in dress and weapons which changed and altered from time to time. But we know too little of these—and, it may be added, of the garrison at Newstead, legionary or auxiliary—to deduce from our finds the race or even the rank of the wearers.


The soldier of the Empire was clad in leather. Under his armour he wore a coat or jerkin, which is sometimes represented as cut quite short below the waist, the serrated edges appearing beneath the armour, and sometimes as being prolonged into a kilt-like skirt reaching almost to the knees. Not infrequently he wears short tight-fitting breeches ending at the calf of the leg, while over the shoulders hangs a cape or a long military cloak (sagum) which could be wrapped round the body.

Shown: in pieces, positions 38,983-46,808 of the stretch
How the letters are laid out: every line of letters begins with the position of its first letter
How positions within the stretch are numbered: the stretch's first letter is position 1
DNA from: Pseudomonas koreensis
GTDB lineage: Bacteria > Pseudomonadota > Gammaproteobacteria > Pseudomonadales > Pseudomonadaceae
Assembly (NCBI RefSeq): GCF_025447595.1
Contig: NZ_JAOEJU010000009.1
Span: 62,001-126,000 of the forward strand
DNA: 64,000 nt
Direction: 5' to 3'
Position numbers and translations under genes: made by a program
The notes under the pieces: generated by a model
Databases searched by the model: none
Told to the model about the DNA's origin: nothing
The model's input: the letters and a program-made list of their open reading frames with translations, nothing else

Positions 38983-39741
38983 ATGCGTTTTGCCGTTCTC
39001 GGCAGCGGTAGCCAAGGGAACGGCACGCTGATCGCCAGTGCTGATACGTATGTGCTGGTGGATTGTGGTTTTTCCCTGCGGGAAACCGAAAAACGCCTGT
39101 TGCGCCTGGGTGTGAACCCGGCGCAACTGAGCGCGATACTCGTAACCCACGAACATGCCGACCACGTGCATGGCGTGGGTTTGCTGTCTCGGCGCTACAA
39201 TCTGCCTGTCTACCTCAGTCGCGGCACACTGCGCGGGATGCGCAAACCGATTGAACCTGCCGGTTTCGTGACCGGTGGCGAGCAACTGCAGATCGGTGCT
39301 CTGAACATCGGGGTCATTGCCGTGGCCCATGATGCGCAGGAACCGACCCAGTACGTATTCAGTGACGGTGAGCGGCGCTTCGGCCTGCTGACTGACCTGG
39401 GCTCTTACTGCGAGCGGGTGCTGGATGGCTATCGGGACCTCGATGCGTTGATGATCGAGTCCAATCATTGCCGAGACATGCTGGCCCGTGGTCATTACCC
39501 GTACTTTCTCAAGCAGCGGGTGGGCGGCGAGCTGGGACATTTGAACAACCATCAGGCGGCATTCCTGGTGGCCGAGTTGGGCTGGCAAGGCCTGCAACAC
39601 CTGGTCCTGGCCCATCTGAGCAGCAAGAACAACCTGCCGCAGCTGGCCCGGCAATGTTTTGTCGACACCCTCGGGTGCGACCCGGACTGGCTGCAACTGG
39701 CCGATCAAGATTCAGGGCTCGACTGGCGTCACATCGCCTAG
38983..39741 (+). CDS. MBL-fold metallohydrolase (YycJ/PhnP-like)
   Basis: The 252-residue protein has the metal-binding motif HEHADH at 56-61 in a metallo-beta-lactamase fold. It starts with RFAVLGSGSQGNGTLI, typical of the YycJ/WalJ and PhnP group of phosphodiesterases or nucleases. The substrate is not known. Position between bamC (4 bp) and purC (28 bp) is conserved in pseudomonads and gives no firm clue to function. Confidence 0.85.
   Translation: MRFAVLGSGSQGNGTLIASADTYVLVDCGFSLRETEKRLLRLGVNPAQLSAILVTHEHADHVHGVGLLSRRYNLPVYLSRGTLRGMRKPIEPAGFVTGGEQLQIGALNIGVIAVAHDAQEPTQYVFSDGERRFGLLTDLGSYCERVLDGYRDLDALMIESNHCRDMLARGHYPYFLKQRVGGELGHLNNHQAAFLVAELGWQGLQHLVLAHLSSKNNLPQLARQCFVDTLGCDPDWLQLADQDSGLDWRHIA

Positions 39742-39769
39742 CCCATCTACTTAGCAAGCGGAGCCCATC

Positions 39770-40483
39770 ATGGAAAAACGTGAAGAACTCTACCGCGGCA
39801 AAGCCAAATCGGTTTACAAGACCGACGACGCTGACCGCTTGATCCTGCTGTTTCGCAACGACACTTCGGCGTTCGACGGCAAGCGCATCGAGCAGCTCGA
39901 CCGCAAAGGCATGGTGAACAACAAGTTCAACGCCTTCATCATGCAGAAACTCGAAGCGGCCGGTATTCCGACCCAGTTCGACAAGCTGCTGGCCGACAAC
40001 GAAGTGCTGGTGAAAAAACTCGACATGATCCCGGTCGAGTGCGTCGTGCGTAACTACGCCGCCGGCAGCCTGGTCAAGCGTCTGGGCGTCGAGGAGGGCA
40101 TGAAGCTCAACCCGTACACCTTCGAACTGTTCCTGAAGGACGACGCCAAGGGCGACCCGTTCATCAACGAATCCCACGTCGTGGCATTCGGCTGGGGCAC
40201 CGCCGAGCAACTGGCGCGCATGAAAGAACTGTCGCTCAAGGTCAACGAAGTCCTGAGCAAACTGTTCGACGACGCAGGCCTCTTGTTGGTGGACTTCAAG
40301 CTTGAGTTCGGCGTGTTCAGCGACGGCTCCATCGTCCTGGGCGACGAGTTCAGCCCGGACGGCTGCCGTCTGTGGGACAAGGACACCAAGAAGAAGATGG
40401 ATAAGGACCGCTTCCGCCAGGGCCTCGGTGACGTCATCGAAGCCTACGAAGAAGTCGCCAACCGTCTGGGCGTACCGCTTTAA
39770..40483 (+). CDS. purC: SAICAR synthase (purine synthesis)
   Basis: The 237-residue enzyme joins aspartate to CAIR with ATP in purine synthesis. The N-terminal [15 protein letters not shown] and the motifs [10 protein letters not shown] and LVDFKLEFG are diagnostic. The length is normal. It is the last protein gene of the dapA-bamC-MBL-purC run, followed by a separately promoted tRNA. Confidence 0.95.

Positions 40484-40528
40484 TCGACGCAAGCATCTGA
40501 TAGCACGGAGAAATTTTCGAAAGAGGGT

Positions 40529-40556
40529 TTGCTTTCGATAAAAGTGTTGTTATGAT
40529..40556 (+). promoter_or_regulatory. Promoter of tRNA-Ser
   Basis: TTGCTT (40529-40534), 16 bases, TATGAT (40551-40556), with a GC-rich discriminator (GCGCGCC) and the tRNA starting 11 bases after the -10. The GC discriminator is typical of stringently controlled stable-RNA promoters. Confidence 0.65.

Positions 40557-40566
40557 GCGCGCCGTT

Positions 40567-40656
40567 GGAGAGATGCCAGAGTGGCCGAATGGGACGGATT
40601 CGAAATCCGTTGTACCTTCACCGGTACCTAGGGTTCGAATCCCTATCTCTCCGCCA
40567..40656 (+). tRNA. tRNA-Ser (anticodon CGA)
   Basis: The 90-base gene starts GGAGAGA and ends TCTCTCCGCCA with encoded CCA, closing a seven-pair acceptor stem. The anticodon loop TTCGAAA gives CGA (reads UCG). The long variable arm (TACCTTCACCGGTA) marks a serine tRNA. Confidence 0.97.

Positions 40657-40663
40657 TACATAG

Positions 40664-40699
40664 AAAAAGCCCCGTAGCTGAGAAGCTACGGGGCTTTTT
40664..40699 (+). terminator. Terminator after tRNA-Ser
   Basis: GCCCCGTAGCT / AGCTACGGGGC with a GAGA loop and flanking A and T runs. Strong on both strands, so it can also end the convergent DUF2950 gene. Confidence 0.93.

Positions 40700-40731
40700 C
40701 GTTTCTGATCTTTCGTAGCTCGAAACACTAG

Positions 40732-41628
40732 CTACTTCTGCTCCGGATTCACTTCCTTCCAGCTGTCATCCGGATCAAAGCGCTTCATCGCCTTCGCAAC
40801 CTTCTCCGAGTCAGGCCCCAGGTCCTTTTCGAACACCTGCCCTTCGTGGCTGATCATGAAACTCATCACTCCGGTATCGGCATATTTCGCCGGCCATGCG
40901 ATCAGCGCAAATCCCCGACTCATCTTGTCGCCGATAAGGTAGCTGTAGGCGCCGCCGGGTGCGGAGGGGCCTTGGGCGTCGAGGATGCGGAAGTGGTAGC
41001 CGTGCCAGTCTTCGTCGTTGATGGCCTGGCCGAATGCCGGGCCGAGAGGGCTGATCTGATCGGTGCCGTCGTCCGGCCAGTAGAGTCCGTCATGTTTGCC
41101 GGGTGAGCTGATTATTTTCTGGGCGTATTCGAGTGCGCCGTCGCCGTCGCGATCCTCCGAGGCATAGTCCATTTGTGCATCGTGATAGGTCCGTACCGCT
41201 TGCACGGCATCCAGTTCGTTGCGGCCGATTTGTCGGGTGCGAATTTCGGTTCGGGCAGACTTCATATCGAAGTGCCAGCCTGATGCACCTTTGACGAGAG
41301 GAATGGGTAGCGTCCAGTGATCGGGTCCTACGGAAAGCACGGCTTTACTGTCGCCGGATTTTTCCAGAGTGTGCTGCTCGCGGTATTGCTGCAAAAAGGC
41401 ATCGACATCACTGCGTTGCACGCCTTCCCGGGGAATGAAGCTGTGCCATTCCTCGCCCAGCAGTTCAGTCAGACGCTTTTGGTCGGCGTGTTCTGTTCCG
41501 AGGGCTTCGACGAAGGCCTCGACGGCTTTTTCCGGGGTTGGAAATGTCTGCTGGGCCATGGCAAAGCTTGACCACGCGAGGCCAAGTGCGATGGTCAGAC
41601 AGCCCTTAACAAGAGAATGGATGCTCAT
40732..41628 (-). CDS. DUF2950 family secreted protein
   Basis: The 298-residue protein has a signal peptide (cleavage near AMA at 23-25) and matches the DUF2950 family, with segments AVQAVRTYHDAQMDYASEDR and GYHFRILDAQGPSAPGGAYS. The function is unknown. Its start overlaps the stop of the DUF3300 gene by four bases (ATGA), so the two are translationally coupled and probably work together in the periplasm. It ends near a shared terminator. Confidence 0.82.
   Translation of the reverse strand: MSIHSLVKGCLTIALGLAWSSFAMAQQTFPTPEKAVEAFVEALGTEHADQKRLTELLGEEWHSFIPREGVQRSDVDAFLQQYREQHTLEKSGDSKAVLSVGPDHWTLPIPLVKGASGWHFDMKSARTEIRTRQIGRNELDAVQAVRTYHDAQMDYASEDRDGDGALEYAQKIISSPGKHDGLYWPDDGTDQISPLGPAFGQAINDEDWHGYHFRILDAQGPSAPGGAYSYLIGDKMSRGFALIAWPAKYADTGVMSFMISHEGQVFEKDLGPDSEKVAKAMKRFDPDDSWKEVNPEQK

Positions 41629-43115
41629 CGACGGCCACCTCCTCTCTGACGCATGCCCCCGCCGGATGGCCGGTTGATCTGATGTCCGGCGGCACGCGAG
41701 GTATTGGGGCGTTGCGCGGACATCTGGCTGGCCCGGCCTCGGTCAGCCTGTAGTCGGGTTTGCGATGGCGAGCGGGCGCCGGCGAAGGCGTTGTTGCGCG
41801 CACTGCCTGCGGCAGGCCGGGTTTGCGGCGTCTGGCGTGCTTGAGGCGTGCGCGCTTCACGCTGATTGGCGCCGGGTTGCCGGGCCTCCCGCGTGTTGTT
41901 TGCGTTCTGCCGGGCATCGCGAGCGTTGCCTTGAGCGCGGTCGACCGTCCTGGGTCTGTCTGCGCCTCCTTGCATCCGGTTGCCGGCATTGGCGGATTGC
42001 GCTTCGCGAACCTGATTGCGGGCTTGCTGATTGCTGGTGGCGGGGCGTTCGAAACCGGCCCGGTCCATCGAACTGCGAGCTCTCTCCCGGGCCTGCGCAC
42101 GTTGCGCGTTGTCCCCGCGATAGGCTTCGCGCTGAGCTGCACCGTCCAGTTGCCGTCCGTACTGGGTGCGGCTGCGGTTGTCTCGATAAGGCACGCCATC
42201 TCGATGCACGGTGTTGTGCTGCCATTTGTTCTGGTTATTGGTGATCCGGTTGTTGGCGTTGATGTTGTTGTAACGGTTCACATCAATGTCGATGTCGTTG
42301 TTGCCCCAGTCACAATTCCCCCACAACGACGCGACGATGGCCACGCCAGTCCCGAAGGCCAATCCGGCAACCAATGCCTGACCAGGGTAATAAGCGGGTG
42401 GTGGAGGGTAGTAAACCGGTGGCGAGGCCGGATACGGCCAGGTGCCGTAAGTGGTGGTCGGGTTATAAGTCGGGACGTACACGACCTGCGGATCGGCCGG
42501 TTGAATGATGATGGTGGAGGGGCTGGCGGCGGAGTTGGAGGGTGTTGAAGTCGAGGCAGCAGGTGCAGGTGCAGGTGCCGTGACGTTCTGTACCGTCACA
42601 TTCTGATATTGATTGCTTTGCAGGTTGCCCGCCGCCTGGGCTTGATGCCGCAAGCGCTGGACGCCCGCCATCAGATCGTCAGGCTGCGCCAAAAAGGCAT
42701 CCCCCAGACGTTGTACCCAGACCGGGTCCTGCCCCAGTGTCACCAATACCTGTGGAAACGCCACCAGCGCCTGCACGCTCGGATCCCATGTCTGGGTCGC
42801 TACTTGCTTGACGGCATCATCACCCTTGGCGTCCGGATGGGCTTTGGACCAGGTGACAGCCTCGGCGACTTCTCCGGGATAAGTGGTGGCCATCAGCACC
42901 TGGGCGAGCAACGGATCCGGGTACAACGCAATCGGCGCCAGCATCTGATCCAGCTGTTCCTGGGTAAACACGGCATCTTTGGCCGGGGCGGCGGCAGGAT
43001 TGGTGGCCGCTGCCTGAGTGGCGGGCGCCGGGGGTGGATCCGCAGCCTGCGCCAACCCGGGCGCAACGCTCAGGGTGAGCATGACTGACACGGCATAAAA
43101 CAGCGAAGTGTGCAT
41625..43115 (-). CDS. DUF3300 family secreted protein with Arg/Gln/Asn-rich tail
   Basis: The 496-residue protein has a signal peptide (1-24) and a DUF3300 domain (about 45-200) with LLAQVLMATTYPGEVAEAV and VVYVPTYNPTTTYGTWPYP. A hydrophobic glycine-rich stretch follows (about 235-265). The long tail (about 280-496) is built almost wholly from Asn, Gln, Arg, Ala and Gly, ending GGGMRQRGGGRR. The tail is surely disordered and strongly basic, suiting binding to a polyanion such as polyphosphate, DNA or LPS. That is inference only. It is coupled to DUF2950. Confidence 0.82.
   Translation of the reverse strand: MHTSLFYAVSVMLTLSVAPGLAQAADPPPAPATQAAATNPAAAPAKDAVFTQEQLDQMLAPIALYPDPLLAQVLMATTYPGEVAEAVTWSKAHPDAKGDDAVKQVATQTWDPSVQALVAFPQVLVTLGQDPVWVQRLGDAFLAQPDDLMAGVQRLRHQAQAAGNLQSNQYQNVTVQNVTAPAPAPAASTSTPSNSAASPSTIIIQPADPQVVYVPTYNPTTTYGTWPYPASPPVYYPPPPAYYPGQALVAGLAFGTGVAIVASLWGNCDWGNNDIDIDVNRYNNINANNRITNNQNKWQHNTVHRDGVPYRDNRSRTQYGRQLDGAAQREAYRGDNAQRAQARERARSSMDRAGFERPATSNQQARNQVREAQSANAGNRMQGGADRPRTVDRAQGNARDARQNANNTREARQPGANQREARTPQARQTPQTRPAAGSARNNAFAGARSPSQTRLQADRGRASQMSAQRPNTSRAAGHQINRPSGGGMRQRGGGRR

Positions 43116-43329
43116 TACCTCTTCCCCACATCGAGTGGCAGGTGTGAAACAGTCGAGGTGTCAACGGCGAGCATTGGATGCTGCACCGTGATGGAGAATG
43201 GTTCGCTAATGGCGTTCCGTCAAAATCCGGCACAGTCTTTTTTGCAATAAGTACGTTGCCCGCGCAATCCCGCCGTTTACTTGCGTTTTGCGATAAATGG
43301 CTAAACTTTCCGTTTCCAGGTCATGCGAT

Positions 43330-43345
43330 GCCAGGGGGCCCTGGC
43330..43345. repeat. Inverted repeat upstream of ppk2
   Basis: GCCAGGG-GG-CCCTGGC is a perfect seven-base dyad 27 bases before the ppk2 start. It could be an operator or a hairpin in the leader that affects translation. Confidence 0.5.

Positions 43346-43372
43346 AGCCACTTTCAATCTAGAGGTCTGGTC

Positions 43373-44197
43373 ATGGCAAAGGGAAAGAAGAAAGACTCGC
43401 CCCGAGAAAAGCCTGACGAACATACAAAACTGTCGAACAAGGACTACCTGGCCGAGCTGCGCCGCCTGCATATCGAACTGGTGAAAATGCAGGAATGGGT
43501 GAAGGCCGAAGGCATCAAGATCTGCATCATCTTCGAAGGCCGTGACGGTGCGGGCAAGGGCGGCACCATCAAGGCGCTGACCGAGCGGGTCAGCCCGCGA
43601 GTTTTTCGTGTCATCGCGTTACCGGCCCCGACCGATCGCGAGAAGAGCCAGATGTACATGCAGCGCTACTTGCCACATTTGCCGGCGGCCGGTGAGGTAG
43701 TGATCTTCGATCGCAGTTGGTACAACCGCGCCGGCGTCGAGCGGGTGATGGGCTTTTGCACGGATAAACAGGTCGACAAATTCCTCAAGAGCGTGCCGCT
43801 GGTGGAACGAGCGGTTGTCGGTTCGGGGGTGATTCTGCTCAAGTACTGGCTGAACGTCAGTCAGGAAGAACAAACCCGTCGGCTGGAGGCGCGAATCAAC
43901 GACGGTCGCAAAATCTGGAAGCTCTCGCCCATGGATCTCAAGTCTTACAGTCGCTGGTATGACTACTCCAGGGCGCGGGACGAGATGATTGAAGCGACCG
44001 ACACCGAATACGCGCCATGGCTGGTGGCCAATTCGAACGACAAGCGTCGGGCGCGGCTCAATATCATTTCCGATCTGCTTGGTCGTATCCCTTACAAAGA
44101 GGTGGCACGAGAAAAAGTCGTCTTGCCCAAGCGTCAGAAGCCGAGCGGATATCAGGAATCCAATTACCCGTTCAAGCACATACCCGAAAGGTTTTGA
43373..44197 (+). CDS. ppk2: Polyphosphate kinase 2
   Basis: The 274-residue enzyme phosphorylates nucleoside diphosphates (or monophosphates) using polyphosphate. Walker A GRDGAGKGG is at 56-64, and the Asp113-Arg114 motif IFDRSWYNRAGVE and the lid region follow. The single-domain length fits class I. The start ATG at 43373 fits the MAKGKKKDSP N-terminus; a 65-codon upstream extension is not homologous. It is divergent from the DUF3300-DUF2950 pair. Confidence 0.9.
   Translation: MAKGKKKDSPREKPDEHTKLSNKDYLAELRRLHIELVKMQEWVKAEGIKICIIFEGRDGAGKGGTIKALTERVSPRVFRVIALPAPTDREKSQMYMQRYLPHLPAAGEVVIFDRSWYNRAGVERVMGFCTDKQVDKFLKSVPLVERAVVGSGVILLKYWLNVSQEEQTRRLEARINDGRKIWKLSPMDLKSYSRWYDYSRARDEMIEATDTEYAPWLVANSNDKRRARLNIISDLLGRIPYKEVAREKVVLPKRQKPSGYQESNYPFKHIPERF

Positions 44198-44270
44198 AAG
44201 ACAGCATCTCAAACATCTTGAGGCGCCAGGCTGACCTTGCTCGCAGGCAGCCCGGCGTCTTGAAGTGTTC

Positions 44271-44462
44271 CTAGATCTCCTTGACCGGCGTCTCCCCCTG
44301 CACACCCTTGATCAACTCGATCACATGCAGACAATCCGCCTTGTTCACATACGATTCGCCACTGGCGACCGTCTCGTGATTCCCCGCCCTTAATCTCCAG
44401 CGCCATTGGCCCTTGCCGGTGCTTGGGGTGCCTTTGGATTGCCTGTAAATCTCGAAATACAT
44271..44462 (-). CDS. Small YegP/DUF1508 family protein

Although no single complete garment could be put together, many pieces of this leather clothing occurred among the find. Three of the larger and more perfect of these may be specially noted. They measure respectively twenty-three inches by seventeen inches, twenty-six and a half inches by fifteen inches, and twenty-three and a half inches by eighteen and a half inches. All had their margins carefully stitched, and seemed to have originally belonged to tunics. In addition to having their margins stitched, many of the pieces show near the edging lines of needle holes, usually circular but sometimes square, indicating where a patch had been applied. Two more or less triangular fragments, twelve inches by seven inches and eleven inches by six inches, stitched as usual along their margin, have a square patch at the apex. These would seem to have formed the lappets of a cloak. Another piece, approximately semi-circular in shape and measuring twenty inches by twelve inches, shows at the edge a series of needle-holes in the form of a star. Numerous examples of the patches themselves came from the pits. They are of varying shapes and sizes, the needle-holes being always visible round the margin (Plate XIX., Figs. 1, 3, 6, 7, 8, 10, 13, and 14). Some of them had no doubt been inserted in order to mend cuts or tears in the leather, but others, especially those of more or less circular form, must have been intended to secure and strengthen the loops by which the garments to which they belonged were fastened. Many of these circular patches had in the middle two small holes placed opposite each other with a narrow band of leather between. The edge of the leather between the holes invariably showed signs of having been pulled outwards, a feature which was ultimately explained by the discovery of a patch still retaining the remains of a loop formed by a leather thong which was knotted behind it (Plate XIX., Fig. 13). One of